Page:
Because I bought a ticket without much additional thought, I failed to learn until I was looking at the program that Daniel Evans, star of the Menier Chocolate Company's Sunday in the Park with George, was the artistic director of the Crucible Theatre in Sheffield and the director of this production. He's also going to be starring in Company in November (maybe my favorite musical)! I really wish I could see his Bobby.
Crucible Theatre in Sheffield
The stage at the Crucible is nearly in the round (seats on three sides) with a thrust stage. I was curious how this was going to work with the blocking. For the most part it was fine, every once in a while I missed an actor's reaction or lost a little of the sound.
I have never seen Othello on stage. But I found this production developed a lot more humor than I was expecting in the piece. West's Iago was played as a bloke from the English countryside (Yorkshire if my ear is correct--though it probably is not), whereas Peters put on an "exotic" accent for Othello's outsider Moor.
Peters seemed to have a hard time holding onto the accent and I wasn't sure exactly where his Moor was from. I did not find him a very commanding presence either. He was not physically imposing or vocally imposing. It was hard to believe he was a powerful general. His descent into paranoia was one of the least successful aspects of this production. But it turns out Othello is not on stage in "Othello" all that much.
West was riveting. His Iago was down to earth and believable. His journey from being passed over on a job promotion to full-on manipulator to murder actually came across as very natural. He was compelling and charming in his villainy but not actually smooth. I really think the choice to make him a local bloke made the performance much more dynamic. His relationship with his wife worked well in the context of him being a working class guy and her being the lady's maid to Desdemona. He was gruff, abusive, and yet sexy.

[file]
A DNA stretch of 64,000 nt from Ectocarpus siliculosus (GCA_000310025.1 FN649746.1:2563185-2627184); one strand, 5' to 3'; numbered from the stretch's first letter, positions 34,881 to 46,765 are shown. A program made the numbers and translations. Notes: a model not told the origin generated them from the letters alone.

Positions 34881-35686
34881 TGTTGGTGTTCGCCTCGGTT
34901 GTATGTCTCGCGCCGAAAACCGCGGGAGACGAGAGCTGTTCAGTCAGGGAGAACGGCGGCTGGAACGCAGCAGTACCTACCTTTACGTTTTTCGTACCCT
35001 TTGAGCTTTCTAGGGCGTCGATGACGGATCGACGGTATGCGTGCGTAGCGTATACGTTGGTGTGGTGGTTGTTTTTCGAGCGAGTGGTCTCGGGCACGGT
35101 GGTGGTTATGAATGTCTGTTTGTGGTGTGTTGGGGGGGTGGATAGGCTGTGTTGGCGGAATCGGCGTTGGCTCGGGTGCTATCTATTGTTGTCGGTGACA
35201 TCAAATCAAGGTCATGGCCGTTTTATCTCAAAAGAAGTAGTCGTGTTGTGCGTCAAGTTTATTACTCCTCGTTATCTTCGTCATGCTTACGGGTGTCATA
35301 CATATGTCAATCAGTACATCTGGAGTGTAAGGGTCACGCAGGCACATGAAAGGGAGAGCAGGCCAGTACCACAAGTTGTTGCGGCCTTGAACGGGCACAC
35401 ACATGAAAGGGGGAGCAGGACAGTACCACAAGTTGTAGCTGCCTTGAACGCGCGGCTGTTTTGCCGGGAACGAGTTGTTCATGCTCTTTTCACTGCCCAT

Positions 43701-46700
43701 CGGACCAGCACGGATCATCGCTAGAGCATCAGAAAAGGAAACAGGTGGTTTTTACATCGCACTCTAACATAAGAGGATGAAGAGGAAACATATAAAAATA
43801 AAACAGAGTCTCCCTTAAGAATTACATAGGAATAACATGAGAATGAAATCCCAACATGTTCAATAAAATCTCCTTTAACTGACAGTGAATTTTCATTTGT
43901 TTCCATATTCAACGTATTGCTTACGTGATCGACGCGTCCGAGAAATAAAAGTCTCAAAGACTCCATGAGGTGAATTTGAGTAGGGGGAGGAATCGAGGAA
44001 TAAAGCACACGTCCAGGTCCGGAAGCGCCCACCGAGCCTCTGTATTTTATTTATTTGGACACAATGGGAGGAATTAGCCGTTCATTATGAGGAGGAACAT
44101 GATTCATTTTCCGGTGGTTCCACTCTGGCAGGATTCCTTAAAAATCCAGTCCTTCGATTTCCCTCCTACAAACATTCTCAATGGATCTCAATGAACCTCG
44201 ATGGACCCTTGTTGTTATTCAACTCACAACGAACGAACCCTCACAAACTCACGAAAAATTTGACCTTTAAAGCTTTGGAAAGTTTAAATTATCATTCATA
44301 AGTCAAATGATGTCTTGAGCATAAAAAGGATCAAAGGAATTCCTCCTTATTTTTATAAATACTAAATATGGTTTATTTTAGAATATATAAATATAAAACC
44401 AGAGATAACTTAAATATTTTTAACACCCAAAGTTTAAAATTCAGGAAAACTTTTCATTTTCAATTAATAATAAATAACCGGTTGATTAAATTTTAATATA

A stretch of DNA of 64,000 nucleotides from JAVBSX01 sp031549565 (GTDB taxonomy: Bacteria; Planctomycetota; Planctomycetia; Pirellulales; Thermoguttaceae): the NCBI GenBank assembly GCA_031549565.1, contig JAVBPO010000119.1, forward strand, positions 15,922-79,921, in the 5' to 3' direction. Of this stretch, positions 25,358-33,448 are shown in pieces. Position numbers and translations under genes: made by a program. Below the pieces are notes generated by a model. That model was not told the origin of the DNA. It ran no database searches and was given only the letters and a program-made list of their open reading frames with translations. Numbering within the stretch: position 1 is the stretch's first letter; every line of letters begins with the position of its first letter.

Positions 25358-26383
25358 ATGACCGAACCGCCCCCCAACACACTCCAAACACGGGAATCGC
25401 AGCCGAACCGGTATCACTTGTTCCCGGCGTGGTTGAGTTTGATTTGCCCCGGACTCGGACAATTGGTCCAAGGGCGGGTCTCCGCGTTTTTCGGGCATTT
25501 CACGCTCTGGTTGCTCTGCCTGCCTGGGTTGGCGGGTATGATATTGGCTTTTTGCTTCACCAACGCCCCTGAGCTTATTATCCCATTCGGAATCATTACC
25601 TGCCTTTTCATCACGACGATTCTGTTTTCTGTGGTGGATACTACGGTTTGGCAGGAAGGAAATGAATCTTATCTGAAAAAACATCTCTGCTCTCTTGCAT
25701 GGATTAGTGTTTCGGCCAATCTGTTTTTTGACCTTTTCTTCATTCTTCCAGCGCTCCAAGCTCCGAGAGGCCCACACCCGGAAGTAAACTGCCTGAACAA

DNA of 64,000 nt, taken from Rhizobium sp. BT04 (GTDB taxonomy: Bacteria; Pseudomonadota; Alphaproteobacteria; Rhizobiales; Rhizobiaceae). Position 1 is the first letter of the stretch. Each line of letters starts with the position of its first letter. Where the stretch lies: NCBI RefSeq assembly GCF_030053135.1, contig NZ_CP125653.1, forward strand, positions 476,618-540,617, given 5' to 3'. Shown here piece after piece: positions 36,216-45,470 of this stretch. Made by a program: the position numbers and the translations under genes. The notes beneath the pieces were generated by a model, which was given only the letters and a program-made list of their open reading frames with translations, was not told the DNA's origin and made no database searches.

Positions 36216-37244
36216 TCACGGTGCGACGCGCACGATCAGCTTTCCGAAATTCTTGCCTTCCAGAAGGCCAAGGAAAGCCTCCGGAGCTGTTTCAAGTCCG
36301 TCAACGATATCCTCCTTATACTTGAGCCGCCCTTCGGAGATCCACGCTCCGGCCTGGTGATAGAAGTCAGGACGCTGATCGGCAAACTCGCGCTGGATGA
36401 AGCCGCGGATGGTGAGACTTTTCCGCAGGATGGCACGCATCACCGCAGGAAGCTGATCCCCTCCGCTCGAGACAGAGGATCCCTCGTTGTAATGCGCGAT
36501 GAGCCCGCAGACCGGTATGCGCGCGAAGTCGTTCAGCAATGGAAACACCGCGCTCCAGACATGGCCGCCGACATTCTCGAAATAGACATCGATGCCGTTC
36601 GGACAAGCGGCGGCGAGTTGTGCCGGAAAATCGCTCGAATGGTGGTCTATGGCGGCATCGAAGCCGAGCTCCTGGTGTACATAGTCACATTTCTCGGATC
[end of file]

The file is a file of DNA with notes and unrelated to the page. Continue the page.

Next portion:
I liked Gwilym Lee as the goodly Cassio. The scene where he is tricked into a fight was well staged and he made Cassio sympathetic and yet foppish all at the same time. I have seen Lee in King Lear with Derek Jacobi and Hamlet with Jude Law. He was a memorable as the good son Edgar in King Lear. I don't recall his Laertes in Hamlet. I found the Jude Law production to be a bit stiff and boring--Hamlet without passion (kind of shocking considering how much passion Law brought to Indiscretions when on Broadway).
Desdemona was whiny. Whatevs. It's hard to find a Shakespearean lady I like (Tara Fitzgerald as Ophelia remains my favorite--finding a strength in that character that I never knew was there).
I really wish this production would come to NY though maybe it would only work at Lincoln Center. The direction and staging on a thrust stage made it all the more absorbing--it felt as if action was happening all around me and it kept the scenes moving and active. I will admit that usually there is a point in most Shakespeare plays where I get a little bored. But here I was really on the edge of my seat and enjoyed being led into this story by a great case. I thought this was the best Shakespeare production on my trip.
Oh... the pants knob. Yeah...the costumes all had these crotch knobs sticking out of them. I am sure they were some sort of actually period piece but let's face it, it's a little distracting...or engaging depending on who you are. I mean I was probably going to look at Dominic West's crotch anyway but thanks costume lady for helping point the way.